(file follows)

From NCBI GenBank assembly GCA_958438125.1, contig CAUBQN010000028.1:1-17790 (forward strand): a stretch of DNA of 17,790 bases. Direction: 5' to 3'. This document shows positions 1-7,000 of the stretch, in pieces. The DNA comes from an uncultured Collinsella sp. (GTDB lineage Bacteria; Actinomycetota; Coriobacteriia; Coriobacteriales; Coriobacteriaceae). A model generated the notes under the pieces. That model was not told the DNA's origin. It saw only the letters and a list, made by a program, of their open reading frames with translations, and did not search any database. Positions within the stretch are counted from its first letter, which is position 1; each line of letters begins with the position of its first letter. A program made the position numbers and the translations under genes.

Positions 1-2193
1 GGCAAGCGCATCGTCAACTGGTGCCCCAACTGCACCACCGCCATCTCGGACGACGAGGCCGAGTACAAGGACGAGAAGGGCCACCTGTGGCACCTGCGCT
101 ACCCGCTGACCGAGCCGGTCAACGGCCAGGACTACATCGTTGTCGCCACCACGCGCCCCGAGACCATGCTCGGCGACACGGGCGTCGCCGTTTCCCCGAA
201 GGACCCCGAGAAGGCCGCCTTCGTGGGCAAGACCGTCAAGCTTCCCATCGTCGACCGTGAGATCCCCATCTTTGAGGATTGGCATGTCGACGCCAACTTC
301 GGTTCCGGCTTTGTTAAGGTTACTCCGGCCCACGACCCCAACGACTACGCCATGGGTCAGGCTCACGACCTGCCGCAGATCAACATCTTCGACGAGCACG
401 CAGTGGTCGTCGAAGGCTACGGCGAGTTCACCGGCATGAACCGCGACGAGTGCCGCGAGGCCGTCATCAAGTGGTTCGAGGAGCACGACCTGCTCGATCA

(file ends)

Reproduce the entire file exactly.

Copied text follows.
From NCBI GenBank assembly GCA_958438125.1, contig CAUBQN010000028.1:1-17790 (forward strand): a stretch of DNA of 17,790 bases. Direction: 5' to 3'. This document shows positions 1-7,000 of the stretch, in pieces. The DNA comes from an uncultured Collinsella sp. (GTDB lineage Bacteria; Actinomycetota; Coriobacteriia; Coriobacteriales; Coriobacteriaceae). A model generated the notes under the pieces. That model was not told the DNA's origin. It saw only the letters and a list, made by a program, of their open reading frames with translations, and did not search any database. Positions within the stretch are counted from its first letter, which is position 1; each line of letters begins with the position of its first letter. A program made the position numbers and the translations under genes.

Positions 1-2193
1 GGCAAGCGCATCGTCAACTGGTGCCCCAACTGCACCACCGCCATCTCGGACGACGAGGCCGAGTACAAGGACGAGAAGGGCCACCTGTGGCACCTGCGCT
101 ACCCGCTGACCGAGCCGGTCAACGGCCAGGACTACATCGTTGTCGCCACCACGCGCCCCGAGACCATGCTCGGCGACACGGGCGTCGCCGTTTCCCCGAA
201 GGACCCCGAGAAGGCCGCCTTCGTGGGCAAGACCGTCAAGCTTCCCATCGTCGACCGTGAGATCCCCATCTTTGAGGATTGGCATGTCGACGCCAACTTC
301 GGTTCCGGCTTTGTTAAGGTTACTCCGGCCCACGACCCCAACGACTACGCCATGGGTCAGGCTCACGACCTGCCGCAGATCAACATCTTCGACGAGCACG
401 CAGTGGTCGTCGAAGGCTACGGCGAGTTCACCGGCATGAACCGCGACGAGTGCCGCGAGGCCGTCATCAAGTGGTTCGAGGAGCACGACCTGCTCGATCA